The addition of elite wide receiver Davante Adams via trade last offseason was an “all-in type of maneuver” for the Las Vegas Raiders. It was a bombastic splash that signaled to the NFL viewing world that the Silver and Black were in it to win it. That splash was made by the Raiders and their new power duo of head coach Josh McDaniels and general manager Dave Ziegler.
It didn’t quite work out that way. The no-excuse, all-in season was a bust. The 6-11 record is a testament to that. And the excuses? Oh, the excuses! From quarterback Derek Carr to the defense to the play-calling, the extenuation was ever-present in a disconcerting 2022 campaign.
But does that mean being bold should be tossed out the window? Hell. No. If the 2022 faceplant dissuades the power combo of McDaniels and Ziegler from being daring, then fire them now. But let me stress this: It doesn’t mean they should be reckless. McDaniels and Ziegler must be a dauntless duo if the Raiders are indeed serious about winning. Because that is how the head coach and general manager keep their jobs after Year 2: they win. Owner Mark Davis expects nothing less.
And in order to get there, McDaniels and Ziegler made quite the intrepid move with just two games left in 2022. See what they had at the quarterback position beyond Carr. What was the result of that? The answer to the quarterback position in Las Vegas isn’t on the roster currently. Yet, the audacity of benching a nine-year veteran signified something important: The time for the p*ssyfoot Raiders is clearly over.
The Raiders, Josh McDaniels, and Dave Ziegler: “Who Dares Wins”
The next Silver and Black signal caller is a paramount decision, as McDaniels noted in his season-ending press conference. The Raiders need to ship one off while bringing in another one. Being daring in free agency and the trade market is essential here. Las Vegas may think it can be shrewd when it comes to trading Carr, but reality will sink in that the leverage lies with the former QB. Interested teams know the Raiders need to offload Carr, and premium draft picks may not be in order.
But who knows?
Having to release Carr and get nothing in return is a possibility, but McDaniels and Ziegler shouldn’t be afraid of that scenario. They’d already washed their hands clean of DC4.
The daring maneuver here, of course, is landing a quarterback like Tom Brady. His contract with the Tampa Bay Buccaneers triggered void years, and once they’re done in the postseason, TB12 will hit free agency in March.
There’s always a chance the Bucs could re-sign Brady, but that ship has likely sailed. There are similarly audacious moves, such as acquiring Jimmy Garoppolo or Jacoby Brissett, but on different levels.
— Mario Tovar (@_MarioTovar) January 10, 2023
Are the Raiders going to pay Josh Jacobs this offseason?
The Josh Jacobs conundrum is equally paramount to the McDaniels-Ziegler-led Raiders. The 2022 NFL rushing king galloped for an impressive 1,653 yards on 340 carries (4.9 yards per carry average) with 12 touchdowns.
Ziegler boldly declined to pick up Jacobs’ fifth-year option (a standard contract option for first-round picks that teams can choose to pick up or not), and the fourth-year running back defied expectations and is set to earn a sizable payday — from the Raiders or someone else.
Jacobs expressed his desire to remain a Raider throughout the season, and both McDaniels and Ziegler have been extremely complimentary of No. 28. Does that mean a new contract and a long-term commitment?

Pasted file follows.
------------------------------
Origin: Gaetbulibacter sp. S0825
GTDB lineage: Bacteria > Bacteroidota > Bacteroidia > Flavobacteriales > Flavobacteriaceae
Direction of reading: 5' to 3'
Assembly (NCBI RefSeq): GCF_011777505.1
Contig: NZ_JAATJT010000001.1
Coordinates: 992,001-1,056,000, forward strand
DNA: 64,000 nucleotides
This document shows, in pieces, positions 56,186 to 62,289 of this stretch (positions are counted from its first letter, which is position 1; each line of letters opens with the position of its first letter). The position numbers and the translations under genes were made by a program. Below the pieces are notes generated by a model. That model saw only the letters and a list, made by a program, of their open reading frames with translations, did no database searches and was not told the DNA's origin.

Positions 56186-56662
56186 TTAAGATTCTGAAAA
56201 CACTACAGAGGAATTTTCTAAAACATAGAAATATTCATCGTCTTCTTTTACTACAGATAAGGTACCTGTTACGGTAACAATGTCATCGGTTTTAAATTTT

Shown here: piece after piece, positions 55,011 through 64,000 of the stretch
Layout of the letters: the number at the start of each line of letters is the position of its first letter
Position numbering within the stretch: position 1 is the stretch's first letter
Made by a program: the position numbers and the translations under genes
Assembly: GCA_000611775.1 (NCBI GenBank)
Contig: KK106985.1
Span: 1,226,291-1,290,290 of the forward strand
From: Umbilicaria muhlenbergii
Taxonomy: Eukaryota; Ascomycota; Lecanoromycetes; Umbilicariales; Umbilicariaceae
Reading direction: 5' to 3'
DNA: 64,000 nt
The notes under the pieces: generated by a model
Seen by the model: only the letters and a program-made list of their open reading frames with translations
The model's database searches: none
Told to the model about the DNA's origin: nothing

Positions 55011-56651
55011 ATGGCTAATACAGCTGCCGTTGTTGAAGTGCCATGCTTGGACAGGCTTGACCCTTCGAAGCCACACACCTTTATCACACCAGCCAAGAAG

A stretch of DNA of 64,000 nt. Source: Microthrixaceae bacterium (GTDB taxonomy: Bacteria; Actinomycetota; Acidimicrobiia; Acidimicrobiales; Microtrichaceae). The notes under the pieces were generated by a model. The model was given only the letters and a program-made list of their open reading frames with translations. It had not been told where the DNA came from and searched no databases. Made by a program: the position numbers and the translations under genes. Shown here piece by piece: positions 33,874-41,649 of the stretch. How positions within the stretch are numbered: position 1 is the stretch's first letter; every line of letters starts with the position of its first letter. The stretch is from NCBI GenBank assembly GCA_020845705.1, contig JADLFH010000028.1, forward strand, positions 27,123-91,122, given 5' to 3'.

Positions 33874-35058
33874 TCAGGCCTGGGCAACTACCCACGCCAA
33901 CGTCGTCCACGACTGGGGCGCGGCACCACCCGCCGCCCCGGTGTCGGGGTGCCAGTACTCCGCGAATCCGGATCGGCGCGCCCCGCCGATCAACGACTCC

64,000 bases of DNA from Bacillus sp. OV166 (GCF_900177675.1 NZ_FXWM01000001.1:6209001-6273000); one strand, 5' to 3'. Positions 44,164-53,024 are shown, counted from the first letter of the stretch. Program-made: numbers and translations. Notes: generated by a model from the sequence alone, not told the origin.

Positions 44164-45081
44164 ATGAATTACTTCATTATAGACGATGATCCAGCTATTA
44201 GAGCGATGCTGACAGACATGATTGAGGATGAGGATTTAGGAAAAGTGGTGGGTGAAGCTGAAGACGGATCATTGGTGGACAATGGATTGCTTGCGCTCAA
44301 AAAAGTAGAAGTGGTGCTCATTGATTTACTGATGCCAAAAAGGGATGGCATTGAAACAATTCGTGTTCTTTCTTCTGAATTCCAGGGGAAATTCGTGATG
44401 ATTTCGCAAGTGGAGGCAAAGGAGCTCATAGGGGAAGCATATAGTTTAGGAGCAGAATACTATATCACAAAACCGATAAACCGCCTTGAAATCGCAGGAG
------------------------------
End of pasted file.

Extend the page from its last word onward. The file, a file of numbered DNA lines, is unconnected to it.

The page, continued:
If Ziegler stays true to the New England Patriots roots he learned oh so well, there is no chance he opens up the Raiders’ coffers and hands Jacobs a big-money deal. The Patriot Way is finding capable tailbacks in the draft and free agency and churning out production without breaking the bank.
Jacobs remaining in the mix as a reliable workhorse running back may be more appealing to a certain QB â€“ ahem, TB12 â€“ to join the Silver and Black. Just sayin’.
Dave Ziegler and the Raiders 2023 Draft Board
The key to any offseason moves Josh McDaniels and Dave Ziegler envision is having the resources to do so. Draft capital is rich, and the departure of Carr frees up sizable cap cash, giving Las Vegas a favorable spot in both free agency and the NFL Draft in March and April, respectively.
What happens in free agency can dictate what the Raiders do the following month. And this bears watching.
If Ziegler and his scouting staff fall in love with a prospect and note that a potential pick will not be available at No. 7, perhaps trading up is a possibility. Flip it, and if the team believes it can get a prospect later, maybe a trade down (especially if a quarterback falls to the Raiders at seven).
The bold move in the draft, of course, is Las Vegas trading up to take a quarterback.
We discussed some free agency splashes the team can make above. Given the limited roster, there are several more that can be added. But for a team to be truly sustainable, it must be able to identify prospects, select said collegiate athletes, and properly develop them. That isn’t something the Raiders have been known for.
Yes, the 2019 draft saw the team develop five of the nine draft picks into standouts and contributors (Jacobs in the first round, Maxx Crosby in the fourth round, Hunter Renfrow in the fifth, Clelin Ferrell in the first, and Foster Moreau in the fourth). But there’s only one remaining prospect from the 2020 draft (Amik Robertson, fourth round) still on the roster.
While free agency is always a nice way to find a starter or two to supplement the roster, homegrown drafted talent is where you keep the salary cap manageable. Sure, you can argue that, before long, you have to pay out on prospects that pan out, but that’s two to three years down the road. In the meantime, you have that cheap rookie contract to work withâ€”especially at quarterback. Funny that we keep circling around to that position, huh?
*Top Photo: Christopher Devargas/Las Vegas Sun